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Pão de Queijo (Brazilian Cheese Bread)

Pão de Queijo (Brazilian Cheese Bread)

Pão de queijo, which means “cheese bread” in Portuguese, is a delightful snack from Brazil made with tapioca flour (meaning it's gluten-free) and cheese. Our recipe calls for both Parmesan, which adds a sharp and salty flavor, and farmer's cheese, which is creamy and milky. You definitely want both!

Ingredients

  • ¼ cup (½ stick) unsalted butter
  • 5 ounces fresh farmer's cheese, crumbled (about 1 cup)
  • 2 ounces crumbled Parmesan (about ½ cup)

Recipe Preparation

  • Arrange a rack in center of oven; preheat to 425°. Heat milk, butter, salt, and ¼ cup water in a large saucepan over medium-high, stirring occasionally, until butter is melted and mixture begins to boil, about 4 minutes. Remove from heat and add flour; vigorously stir with a wooden spoon until dough is dry and shaggy, about 10 seconds. Transfer to the bowl of a stand mixer fitted with the paddle attachment or a large bowl. Let cool 5 minutes.

  • Beat mixture on low speed just until dough starts to come together, about 30 seconds (alternatively, vigorously stir with a wooden spoon). Add eggs, one at a time, and continue to beat on low speed until incorporated (dough will look broken at first, then come together). Continue to beat on low speed until dough is smooth, sticky, and somewhat stretchy; do not overbeat or dough will lose its stretch. Add farmer cheese and Parmesan and beat on low speed until evenly distributed.

  • Using a 1⅓-oz. ice cream scoop, portion dough and transfer to a parchment-lined rimmed baking sheet, spacing about 2" apart (alternatively, form dough into ping pong ball-sized pieces with your hands).

  • Bake 5 minutes, then reduce oven temperature to 350° and continue to bake until pão are very light brown, with some darker brown speckles all over (that’s the cheese), and sound hollow when tapped on the bottom, 20−25 minutes. Let cool 10 minutes before serving.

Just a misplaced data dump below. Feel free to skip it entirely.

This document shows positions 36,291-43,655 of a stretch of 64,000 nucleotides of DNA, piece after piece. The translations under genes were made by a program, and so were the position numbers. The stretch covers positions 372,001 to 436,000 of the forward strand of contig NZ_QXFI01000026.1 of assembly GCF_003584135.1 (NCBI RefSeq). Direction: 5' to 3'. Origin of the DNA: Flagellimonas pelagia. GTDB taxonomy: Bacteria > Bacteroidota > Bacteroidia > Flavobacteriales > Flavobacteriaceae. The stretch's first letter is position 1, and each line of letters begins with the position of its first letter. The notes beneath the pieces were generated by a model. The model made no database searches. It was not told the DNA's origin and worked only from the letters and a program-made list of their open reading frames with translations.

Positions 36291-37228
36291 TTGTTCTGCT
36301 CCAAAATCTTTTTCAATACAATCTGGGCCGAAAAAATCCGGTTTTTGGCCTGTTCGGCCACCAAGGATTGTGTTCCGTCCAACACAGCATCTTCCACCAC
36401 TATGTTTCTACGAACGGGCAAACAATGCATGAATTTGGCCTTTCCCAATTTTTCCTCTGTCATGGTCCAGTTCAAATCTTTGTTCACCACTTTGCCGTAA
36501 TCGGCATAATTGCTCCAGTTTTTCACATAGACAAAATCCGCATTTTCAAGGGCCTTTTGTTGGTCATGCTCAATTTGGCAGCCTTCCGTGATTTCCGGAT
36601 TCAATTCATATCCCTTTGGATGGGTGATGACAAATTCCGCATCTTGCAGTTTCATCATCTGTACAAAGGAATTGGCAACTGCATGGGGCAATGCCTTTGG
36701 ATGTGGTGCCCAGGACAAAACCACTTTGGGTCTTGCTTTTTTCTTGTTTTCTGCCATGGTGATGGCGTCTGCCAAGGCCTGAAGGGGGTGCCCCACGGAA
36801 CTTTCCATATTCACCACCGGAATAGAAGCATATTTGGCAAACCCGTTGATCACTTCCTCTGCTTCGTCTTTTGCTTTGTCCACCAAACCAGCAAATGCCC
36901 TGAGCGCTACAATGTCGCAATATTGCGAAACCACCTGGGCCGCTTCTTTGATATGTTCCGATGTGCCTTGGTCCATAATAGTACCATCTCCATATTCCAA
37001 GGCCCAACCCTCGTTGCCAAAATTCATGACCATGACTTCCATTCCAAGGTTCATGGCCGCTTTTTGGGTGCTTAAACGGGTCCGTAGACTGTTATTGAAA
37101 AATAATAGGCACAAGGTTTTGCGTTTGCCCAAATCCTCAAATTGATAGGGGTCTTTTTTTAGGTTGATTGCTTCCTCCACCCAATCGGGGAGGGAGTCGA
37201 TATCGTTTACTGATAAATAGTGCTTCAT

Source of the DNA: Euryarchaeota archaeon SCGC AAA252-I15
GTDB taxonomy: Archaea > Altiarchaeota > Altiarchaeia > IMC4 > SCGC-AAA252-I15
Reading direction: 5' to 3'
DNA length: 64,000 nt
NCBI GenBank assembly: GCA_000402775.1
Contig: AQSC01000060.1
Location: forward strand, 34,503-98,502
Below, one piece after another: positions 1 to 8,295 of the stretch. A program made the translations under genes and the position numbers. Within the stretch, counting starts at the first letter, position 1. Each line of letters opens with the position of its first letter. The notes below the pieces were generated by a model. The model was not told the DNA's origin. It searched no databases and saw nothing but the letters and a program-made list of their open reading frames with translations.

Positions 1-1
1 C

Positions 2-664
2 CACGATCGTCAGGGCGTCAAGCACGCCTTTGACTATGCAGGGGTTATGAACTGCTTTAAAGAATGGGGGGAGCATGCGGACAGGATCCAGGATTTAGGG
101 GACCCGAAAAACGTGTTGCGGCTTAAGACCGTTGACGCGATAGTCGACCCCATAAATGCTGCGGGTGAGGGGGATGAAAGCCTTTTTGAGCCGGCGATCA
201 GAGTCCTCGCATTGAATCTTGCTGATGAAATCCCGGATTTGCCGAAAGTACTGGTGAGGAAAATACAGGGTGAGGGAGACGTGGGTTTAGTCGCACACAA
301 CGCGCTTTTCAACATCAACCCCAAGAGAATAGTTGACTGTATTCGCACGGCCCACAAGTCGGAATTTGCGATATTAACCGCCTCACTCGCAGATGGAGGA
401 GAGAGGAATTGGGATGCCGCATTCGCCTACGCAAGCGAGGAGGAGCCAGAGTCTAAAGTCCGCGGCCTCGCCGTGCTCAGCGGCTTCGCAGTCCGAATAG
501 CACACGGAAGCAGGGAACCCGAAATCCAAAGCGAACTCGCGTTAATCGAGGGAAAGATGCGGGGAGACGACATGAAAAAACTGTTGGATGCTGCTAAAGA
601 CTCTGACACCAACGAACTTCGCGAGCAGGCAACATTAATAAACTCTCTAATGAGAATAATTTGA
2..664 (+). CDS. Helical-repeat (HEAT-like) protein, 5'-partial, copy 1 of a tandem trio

Reviews SectionHello Team Bon Appetit - It would be very helpful if you could list recipe quantities by weight. It makes a little more specific than cup measures. Australian and US cup measures are different and that is why I make this commentThis is a great recipe! However, and this is why i give 4 starts, I got really confused when reading the recipe. It calls for "Heat milk, butter, salt, and ¼ cup water(...)" this last 1/4 cup of water is not listed in the ingredients. I still add it, however, i feel this extra wet ingredient made the batter super loose. I added about 1/4 cup more of the tapioca (I used Arrowhead Mills, I think i should mentioned since the recipe does not recommend one and no one mentioned it in the comments) and let it rest in the fridge for about 10 min. I didn't have much parmesan cheese left, so I used half cup shredded mozz, 1/4 parmesan and 1/4 gouda. They came out really good. I baked them in the cupcakes tin.Next time i wont add that extra 1/4 cup of water to see how it turns out!This recipe is ok, but in my opinion there’s not enough cheese. Use half sweet tapioca flour and half sour tapioca flour, add a little water (half a cup max), cut one egg out and add about double the amount of cheese and you have a truly excellent pao de queijo. Use Minas cheese as well. Que gostosa.AnonymousWashington D.C.05/16/20Butter in pão de queijo!! Oh you fancy, huh? My Mineiro relatives would never go more high-brow than margarine, but this recipe is enough to make me upgrade. Also for a more “authentic” brazilian taste, add cream cheese or some creamed ricottaI have a question - if I were to replace tapioca flour with tapioca pearls, what is the ratio for this substitution?AnonymousHong Kong03/25/20I've been with my hunky Brazilian husband for 15 years, and I can tell you this recipe is very authentic. Almost identical to the family recipe I've inherited. Except I was taught by my sister in law to take a shortcut and just use pre shredded mozzarella ;) and, I recommend tripling the batch and freezing the balls in ziplocs. They are best when fresh. Serve with spicy cheese, butter, or cream cheese. Total crowd pleaser, too. Thank you for this bomb recipe Mr Martinez!AnonymousIthaca, NY03/15/20Do you all have any advice for altitude bakers (above 5,000')? Tapioca is a new beast for us... but we love pão de queijo!AnonymousRocky Mountains. Seriously.12/27/19TIP: I bought the tapioca starch at my local Asian market - $.89 a pound - can’t beat the price. I’ve seen sites recommend specialty stores at upwards of $11 for Bob’s Red Mill but that’s absurd! I used only one cheese - Emmentaler - because, ya know, that’s how I roll! I have been making pate a choux since I was in Jr Hi so having the dough behave like it does when incorporating the eggs was not troubling. I agree with the other poster - don’t even try without your KitchenAid! The only 2 eggs on hand were both double-yolked so my batter was a tad bit wet, but they turned out splendidly! I’ll definitely make these again (probably tomorrow after I’ve eaten all these!)! Thanks, BA, for the recipe!UnknLegendFresno CA09/19/19Wonderful. I was able to find farmer's cheese at a local market, but I think you could probably sub in queso fresco (the farmer's cheese I bought did taste different though, a little more sour). Not sure if I could have done it without the KitchenAid. The dough looks like it's failed when you first add the eggs, but keep going. It'll start looking like a sticky paste eventually. My dough also ended up very wet at the end. I ended up having to wet my hands as I worked them into balls to prevent them from sticking everywhere. This worked well. Overall, I would definitely make again. I just kept eating them. So good.AnonymousMountain View, CA09/01/19

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